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Another security review is under way, as Los Alamos continues to try and deal with physical data issues

The Los Alamos National Laboratory in New Mexico is being heavily criticized again regarding improper security measures that have led to stolen computer hardware over the past year.  

In the past year, 13 computers have either been misplaced or stolen along with 67 computers that are missing right now.  In another incident, a Los Alamos employee had three computers taken from his or her home, without officials announcing why the computers were allowed to leave the labs.  In addition, an employee lost his BlackBerry smartphone "in a sensitive foreign country," with similar incidents becoming too commonplace for a nuclear weapons laboratory.

"The magnitude of exposure and risk to the laboratory is at best unclear as little data on these losses has been collected or pursued given their treatment as property management issues," the memo stated. It further ordered the Los Alamos lab to "treat any loss of computer equipment with the capability to store data as a cyber-security concern," the Project on Government Oversight (POGO) watchdog group said in a public memo.

A total of 80 computers have been misplaced or stolen throughout 2008, with 11 successfully recovered.  Although no classified information has been lost, according to Los Alamos spokespeople, it's a troubling trend that still hasn't been properly fixed.

The theft incident last month involving three computers at an employee's home led the lab to have a month-long inventory and review of guidelines regarding work computer usage at home.

Despite recent data breaches, the Department of Energy National Nuclear Security Administration applauded the laboratory for working "diligently over the past year to complete the demanding requirements of the Secretary's Compliance Order," among other security successes.

Government officials expect Los Alamos to be one of the most secure labs in the country, yet simple security issues continue to plague the lab -- they've enacted numerous security precautions, and will have to again try and figure out what is not being done properly.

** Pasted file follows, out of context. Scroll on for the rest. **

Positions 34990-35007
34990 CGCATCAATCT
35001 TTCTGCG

For example, the federal government criticized lab officials when a trailer of a former subcontractor at Los Alamos was searched and three USB flash drives containing classified nuclear data were found inside.  A year later in January 2007, sensitive materials regarding nuclear materials were e-mailed over an open, unsecured network, which was a serious breach of protocol.

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By icanhascpu on 2/14/2009 7:14:06 PM , Rating: 5
Government officials expect Los Alamos to be one of the most secure labs in the country

Yet people can lug around full computers out by the dozen?

1. Fire those government officials. They are officially stupid.
2. Fire the 'security' and hire some compliant people and implement actual security.

RE: .....
By Brainonska511 on 2/14/2009 7:59:03 PM , Rating: 5
The parts of Los Alamos that actually have classified research have much stricter security standards. This is from the non-classified stuff, where research results are freely accessible and the high security isn't necessary.

It still is ridiculous how much is stolen, but it isn't nuclear secrets.

RE: .....
By Gul Westfale on 2/14/2009 8:45:02 PM , Rating: 3
yes and besides, every PS2 can launch ICBMs, don't you know?

RE: .....
By ira176 on 2/14/2009 9:56:28 PM , Rating: 2
No one should be allowed to bring in any electronics of any sort, and no electronic device should be allowed to leave without authorization and signout of what device it is and some sort of discrete location device like lojack or gps or something else that can be activated if the item is lost or stolen.

RE: .....
By Brainonska511 on 2/14/2009 10:28:03 PM , Rating: 5
Why do you need such tight security? It's overly restrictive and serves no real purpose. You have to realize that the stuff that is actually national secrets and classified research already has severe restrictions (no external computers, all internal computers cannot connect to the internet, etc...). This is the non-classified and general research that occurs at national labs in the US and thus doesn't need the extreme security measures.

RE: .....
By taber on 2/15/2009 12:47:49 AM , Rating: 3
Or maybe the security guards should just ask people why they're lugging a computer out of the building.

Seriously, the article states "no classified information has been lost", it's not that big of a deal. So long as they keep computers with classified material safe, they're doing a good job. The government wastes enough money already, I don't want them spending more protecting 70 $1k computers from being stolen.

RE: .....
By MBlueD on 2/15/2009 3:56:39 AM , Rating: 3
It will be too late when a computer with sensitive data is stolen. A computer may cost $1k, but the data on it may be worth much more.
They don't really need very high security for these things - only competent security. A simple ticket system or a log of incoming and outgoing electronics (at least laptops and desktops), maintained with some zeal, may be enough to reduce the changes of the worst case scenario to a negligible amount.

RE: .....
By Neutrion on 2/15/2009 2:56:16 AM , Rating: 2